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So I am trying to disprove the claim that $x \log{x} \in \Theta(x^2)$. Now, for some function $f$ to be $\Theta$ of a function $g$, $ f \in \Theta(g)$, means that $ f \in \mathcal{O}(g) \wedge f \in \Omega(g)$. Now it is intuitive that $x \log{x} \in \mathcal{O}(x^2)$ but $x \log{x}$ cannot be Big-Omega of $x^2$ and, hence, I am trying to prove that $x \log{x} \notin \Omega(x^2)$ by proving the negation of $x \log{x} \in \Omega(x^2)$.

Now, according to the definition of Big-Omega, if $x \log{x} \in \Omega(x^2)$, then $\exists c, x_0 \in \mathbb{R^+}, \forall x \in \mathbb{N}, x \geq x_0 \Rightarrow x \log{x} \geq c \cdot x^2 $.

Negating this and trying to prove it, we have; $ \forall c, x_0 \in \mathbb{R^+}, \exists x \in \mathbb{N}, x \geq x_0 \wedge x \log{x} < c \cdot x^2$.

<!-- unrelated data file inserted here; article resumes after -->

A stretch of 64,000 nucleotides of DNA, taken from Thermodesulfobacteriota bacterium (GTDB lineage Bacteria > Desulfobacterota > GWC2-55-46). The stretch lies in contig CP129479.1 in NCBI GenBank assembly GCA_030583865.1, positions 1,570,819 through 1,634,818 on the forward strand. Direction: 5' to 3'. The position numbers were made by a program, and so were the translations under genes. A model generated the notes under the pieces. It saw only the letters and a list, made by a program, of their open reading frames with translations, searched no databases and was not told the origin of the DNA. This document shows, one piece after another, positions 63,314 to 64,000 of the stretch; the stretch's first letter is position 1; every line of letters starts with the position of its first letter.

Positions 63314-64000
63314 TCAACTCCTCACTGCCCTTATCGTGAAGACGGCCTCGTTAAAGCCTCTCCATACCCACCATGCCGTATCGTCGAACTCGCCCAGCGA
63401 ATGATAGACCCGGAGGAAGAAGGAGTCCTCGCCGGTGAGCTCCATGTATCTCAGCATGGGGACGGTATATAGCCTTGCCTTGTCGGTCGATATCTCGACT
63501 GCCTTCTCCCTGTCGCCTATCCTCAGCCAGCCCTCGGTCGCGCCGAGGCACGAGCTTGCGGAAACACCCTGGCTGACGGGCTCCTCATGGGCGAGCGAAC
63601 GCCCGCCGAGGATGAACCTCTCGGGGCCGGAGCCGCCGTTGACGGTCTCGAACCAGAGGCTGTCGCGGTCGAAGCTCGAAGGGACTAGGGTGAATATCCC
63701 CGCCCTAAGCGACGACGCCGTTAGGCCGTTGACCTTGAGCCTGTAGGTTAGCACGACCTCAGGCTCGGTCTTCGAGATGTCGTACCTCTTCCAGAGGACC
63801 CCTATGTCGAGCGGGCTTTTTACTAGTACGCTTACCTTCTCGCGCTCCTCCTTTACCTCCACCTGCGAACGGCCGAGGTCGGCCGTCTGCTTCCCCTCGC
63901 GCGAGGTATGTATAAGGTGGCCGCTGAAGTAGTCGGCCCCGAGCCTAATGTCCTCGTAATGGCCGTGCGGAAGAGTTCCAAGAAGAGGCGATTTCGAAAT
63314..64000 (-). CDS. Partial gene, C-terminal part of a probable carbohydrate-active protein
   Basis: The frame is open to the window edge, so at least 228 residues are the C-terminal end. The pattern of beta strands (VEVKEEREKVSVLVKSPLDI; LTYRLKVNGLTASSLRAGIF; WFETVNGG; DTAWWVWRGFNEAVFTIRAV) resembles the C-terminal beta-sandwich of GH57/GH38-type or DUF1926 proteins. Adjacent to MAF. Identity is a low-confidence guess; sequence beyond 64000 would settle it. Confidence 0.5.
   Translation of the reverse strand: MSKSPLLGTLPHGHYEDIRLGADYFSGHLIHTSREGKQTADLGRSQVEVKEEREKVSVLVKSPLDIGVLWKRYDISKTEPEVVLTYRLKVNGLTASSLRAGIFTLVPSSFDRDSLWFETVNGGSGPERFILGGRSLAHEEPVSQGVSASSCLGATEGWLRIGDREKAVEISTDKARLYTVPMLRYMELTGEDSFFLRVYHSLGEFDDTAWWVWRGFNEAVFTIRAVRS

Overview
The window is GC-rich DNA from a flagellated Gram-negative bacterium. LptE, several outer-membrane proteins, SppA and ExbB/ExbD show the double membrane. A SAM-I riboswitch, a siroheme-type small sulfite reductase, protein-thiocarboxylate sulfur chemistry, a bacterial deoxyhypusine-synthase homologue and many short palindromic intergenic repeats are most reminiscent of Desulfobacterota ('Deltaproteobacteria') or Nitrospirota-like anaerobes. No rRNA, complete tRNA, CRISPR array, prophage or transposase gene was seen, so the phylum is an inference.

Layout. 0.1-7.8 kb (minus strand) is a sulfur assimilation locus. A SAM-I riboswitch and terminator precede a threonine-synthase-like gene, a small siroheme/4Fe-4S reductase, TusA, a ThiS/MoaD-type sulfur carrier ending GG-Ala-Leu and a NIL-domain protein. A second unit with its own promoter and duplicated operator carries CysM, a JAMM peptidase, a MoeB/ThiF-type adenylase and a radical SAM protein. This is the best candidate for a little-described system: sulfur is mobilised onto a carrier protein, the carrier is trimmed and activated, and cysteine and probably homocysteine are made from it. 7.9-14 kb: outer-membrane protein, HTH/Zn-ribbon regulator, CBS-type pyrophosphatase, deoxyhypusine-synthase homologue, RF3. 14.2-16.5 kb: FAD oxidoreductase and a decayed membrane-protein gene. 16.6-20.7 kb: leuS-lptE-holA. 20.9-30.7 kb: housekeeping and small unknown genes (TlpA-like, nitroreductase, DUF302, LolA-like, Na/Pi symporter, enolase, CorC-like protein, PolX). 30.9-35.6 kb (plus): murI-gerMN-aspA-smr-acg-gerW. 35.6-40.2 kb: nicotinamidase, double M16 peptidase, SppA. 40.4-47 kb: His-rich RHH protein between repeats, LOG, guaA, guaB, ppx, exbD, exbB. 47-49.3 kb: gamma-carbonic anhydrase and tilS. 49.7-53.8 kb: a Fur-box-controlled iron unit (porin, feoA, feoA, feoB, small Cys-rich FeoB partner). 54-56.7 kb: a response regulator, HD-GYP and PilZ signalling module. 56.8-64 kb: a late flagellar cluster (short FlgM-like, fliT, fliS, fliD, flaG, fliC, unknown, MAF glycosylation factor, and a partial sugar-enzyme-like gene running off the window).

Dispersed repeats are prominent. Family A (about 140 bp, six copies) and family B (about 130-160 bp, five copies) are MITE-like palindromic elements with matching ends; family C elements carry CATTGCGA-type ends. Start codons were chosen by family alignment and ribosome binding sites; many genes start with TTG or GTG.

Letting $c, x_0$ be positive real numbers, I assume $ x \geq x_0$. This automatically fulfills the first part of the and statement. How do I proceed from here to prove $x \log{x} < c \cdot x^2$? Even though it looks intuitive, I am think I am missing something. Is my proof headed in the right direction?

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    $\begingroup$ Remember that $\log x = o(x)$. $\endgroup$ Jul 14, 2019 at 0:45

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Suppose, if possible, $x\log\, x\in \Omega(x^{2})$ which means $x\log\, x \geq cx^{2}$ for $x \geq x_0$. Then $\frac {\log \, x} x \geq c$ for for $x \geq x_0$. Take limit as $ x \to \infty$ and apply L'Hopital's Rule to get the contradiction $0 \geq c$.

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